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Prisoners Of War

WORLD
April 29, 2004 | From Times staff and wire reports
U.S. military police stacked naked Iraqi prisoners in a human pyramid, and attached wires to one detainee to convince him he might be electrocuted, according to photographs obtained by CBS News that led to criminal charges against six American soldiers. CBS said the photos, shown Wednesday night on "60 Minutes II," were taken late last year at Abu Ghraib prison near Baghdad, where American soldiers have held hundreds of prisoners captured during the invasion and occupation of Iraq.
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OPINION
April 17, 2004
Your letters "Don't Forget Bataan" (April 10) were especially touching because Dr. Rocco L. Motto's letter gave notice that Dr. Dan Golenternek had recently died. Golenternek and John Lamy were the two doctors at the American prisoners-of-war slave labor camp working at the Mitsubishi copper mine in Hanawa, Japan. In August 1944, 1,035 American POWs -- survivors of Bataan and Corregidor -- were crowded into the forward hold of the "hell ship" Noto Maru in Manila and taken to Japan.
CALIFORNIA | LOCAL
April 12, 2004 | WILLIAM LOBDELL, Times Staff Writer
There are no remnants of the prisoner of war camp in Garden Grove that once housed more than 1,100 German soldiers near the end of World War II. The 15 acres near the intersection of Garden Grove Boulevard and Palm Street are now home to a strip mall and tract homes. There's not even a plaque marking the spot.
WORLD
April 8, 2004 | From Associated Press
The Bush administration urged an appeals court Wednesday to overturn a judge's award of nearly $1 billion in Iraqi money to 17 Americans taken prisoner by Saddam Hussein's government during the 1991 Persian Gulf War. Attorneys for the POWs, who were tortured and starved, said the award -- to be paid from Iraqi government assets frozen in this country -- in no way threatens the rebuilding of Iraq, taking issue with the central argument of the administration.
NATIONAL
March 25, 2004 | From Reuters
The Army general in charge of the prisoner operation at the U.S. naval base at Guantanamo Bay, Cuba, has been reassigned to oversee prisoner detention operations in Iraq, U.S. military officials said Wednesday. For the last 18 months, Maj. Gen. Geoffrey Miller has commanded the joint task force at Guantanamo that holds 600 foreign terrorism suspects, most of them captured during the war in Afghanistan. He will become deputy commander for detainee operations for the U.S.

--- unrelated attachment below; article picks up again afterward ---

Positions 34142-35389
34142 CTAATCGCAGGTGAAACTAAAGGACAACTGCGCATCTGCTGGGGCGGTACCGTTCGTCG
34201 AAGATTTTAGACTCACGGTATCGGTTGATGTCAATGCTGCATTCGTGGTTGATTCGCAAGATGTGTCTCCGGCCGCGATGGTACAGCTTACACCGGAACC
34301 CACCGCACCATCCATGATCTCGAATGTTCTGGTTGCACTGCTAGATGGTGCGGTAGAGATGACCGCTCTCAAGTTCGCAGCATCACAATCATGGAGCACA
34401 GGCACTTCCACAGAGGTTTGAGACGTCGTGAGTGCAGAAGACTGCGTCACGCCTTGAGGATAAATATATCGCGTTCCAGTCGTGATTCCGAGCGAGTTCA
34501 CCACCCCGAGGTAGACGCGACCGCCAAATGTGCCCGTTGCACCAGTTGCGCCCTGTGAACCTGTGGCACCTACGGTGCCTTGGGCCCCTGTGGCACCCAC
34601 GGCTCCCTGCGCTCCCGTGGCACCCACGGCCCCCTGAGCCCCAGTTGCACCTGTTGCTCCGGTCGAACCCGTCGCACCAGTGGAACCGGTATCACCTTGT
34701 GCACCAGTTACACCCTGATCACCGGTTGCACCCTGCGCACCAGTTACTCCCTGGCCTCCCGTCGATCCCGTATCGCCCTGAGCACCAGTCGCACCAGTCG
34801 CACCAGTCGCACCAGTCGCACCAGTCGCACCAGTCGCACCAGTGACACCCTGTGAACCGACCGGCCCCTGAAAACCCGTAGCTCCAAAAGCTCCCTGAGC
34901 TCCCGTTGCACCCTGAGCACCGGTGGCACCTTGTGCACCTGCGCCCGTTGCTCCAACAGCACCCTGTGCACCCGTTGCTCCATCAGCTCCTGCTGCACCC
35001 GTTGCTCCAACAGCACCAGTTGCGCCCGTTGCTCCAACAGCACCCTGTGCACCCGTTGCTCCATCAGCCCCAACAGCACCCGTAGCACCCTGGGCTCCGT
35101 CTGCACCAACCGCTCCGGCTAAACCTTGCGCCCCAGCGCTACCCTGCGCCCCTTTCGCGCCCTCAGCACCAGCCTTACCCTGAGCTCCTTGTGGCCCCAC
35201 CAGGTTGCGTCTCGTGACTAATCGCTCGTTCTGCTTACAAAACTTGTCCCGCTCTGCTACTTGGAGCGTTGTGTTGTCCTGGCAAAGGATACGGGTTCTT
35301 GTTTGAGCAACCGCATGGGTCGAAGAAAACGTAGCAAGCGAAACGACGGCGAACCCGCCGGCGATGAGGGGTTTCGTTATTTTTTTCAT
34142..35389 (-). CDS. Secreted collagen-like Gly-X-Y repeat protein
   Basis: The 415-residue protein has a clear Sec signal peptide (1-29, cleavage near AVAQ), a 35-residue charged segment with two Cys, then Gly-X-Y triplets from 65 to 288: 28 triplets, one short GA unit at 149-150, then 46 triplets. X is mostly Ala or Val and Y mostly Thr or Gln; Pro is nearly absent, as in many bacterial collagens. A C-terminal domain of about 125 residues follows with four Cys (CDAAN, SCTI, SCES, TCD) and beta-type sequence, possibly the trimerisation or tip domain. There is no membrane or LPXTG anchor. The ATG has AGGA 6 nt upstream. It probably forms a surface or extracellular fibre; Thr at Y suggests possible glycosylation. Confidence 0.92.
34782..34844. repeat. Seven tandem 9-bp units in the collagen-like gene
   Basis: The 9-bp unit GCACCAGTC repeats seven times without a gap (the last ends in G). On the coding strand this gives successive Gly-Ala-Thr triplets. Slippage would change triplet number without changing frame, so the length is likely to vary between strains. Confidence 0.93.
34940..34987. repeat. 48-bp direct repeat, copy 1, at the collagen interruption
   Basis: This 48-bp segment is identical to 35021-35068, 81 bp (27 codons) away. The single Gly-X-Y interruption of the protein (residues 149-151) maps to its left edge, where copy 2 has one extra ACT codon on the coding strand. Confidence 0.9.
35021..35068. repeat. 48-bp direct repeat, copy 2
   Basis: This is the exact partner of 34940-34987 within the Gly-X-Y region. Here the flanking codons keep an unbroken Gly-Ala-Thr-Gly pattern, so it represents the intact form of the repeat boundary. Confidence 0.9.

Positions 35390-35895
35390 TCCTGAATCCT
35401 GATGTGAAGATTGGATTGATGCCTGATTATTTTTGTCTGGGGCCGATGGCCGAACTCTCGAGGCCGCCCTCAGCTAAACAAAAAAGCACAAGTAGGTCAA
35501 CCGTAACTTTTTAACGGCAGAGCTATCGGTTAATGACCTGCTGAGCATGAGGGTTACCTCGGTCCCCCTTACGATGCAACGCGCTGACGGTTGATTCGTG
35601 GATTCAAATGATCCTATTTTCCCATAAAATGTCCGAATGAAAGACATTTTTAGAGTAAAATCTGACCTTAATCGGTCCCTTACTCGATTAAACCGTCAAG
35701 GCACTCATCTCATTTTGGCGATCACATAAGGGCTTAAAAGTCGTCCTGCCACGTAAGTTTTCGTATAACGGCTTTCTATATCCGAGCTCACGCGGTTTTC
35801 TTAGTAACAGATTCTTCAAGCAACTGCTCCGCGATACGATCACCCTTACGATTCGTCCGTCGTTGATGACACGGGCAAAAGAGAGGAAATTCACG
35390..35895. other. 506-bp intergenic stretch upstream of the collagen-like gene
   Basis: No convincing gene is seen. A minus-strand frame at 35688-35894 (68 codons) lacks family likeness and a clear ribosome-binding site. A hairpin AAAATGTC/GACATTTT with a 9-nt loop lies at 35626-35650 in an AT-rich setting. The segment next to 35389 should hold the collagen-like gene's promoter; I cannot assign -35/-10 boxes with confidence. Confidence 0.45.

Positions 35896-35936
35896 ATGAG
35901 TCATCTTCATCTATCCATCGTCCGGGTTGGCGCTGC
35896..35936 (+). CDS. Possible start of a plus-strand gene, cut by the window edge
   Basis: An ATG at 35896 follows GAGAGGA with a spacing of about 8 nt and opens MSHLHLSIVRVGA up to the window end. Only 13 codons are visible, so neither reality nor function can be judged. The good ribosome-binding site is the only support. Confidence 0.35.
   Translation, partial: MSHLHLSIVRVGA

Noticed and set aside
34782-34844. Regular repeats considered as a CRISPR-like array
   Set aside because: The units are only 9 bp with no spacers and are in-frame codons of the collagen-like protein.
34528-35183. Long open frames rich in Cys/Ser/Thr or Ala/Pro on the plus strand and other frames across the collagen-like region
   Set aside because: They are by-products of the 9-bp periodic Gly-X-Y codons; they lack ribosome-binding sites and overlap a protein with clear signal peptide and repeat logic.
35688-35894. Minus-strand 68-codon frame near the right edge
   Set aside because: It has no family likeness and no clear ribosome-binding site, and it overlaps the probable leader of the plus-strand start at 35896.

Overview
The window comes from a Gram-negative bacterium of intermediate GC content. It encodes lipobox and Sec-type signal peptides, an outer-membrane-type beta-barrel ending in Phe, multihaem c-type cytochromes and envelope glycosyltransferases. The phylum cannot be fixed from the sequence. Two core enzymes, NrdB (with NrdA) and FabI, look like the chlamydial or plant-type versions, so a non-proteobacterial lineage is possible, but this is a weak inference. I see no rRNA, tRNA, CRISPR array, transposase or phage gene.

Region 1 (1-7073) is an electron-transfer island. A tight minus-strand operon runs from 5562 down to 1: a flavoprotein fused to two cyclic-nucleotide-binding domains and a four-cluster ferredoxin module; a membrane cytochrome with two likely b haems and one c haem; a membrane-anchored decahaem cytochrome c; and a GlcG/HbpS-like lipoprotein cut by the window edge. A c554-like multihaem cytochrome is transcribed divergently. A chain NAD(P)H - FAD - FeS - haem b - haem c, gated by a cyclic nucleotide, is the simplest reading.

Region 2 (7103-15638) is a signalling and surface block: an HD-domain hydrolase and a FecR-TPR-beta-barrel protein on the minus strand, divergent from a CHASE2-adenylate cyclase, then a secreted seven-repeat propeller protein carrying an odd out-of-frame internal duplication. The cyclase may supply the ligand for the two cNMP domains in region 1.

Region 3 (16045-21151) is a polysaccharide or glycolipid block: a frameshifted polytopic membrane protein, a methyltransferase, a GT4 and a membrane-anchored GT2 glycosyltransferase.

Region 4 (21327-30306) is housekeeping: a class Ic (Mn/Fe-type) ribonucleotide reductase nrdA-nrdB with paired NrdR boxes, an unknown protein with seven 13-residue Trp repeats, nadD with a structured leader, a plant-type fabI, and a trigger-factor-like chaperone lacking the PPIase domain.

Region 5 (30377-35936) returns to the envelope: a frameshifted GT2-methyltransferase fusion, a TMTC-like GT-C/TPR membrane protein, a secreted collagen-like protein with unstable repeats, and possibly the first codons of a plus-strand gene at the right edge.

WORLD
February 16, 2004 | From Associated Press
Iraq will ask the United States to revoke former President Saddam Hussein's status as a prisoner of war and hand him to the Iraqis for trial, the nation's foreign minister said Sunday. Hoshyar Zebari said in Kuwait that a new Iraqi government would request that Hussein be "handed over to the Iraqi justice." Zebari was speaking at the end of a two-day meeting with counterparts from neighboring countries.
CALIFORNIA | LOCAL
February 4, 2004 | Tony Perry, Times Staff Writer
As a chill wind swept in Tuesday from the ocean, retired Navy Cmdr. Lloyd "Pete" Bucher, who died last week at the age of 76, was accorded a measure of the respect that his shipmates long believed the Navy had wrongly denied him. After an emotional funeral attended by many of the men whose lives he had saved, Bucher was buried with military honors at Ft. Rosecrans National Cemetery. The Navy that once seemed to shun him provided a 21-gun salute.
WORLD
February 1, 2004 | Hamida Ghafour, Special to The Times
For nearly all of his adult life, Abdul Nabi has been a prisoner. For the last two years, the 23-year-old farm laborer has been held in a crumbling Soviet-style prison in this northern Afghan city along with 900 other Taliban fighters. For most of the two years before that, he was held prisoner by the Taliban itself. Now he may finally get to go home.
CALIFORNIA | LOCAL
January 27, 2004 | Tony Perry, Times Staff Writer
Three Marines brutalized Iraqi prisoners out of anger because they were suspected of participating in the deadly ambush of an Army convoy that included the capture of Pfc. Jessica Lynch, a military prosecutor told a court hearing Monday. The three -- Maj. Clark Paulus, Lance Cpl. Christian Hernandez and Sgt. Gary Pittman -- are accused of kicking and beating prisoners of war at the Whitehorse detention facility outside Nasiriyah in central Iraq.
WORLD
January 11, 2004 | Nicholas Riccardi, Times Staff Writer
Iraqis' complex and contradictory relationship with the dictator who dominated them for decades got even more tangled Saturday, as the country digested reports that the Pentagon has determined that Saddam Hussein is a prisoner of war. Cab driver Jassam Said expressed hope that the decision by U.S. Defense Department attorneys that Hussein is protected under the Geneva Convention means he may be tried in the United States rather than Iraq.
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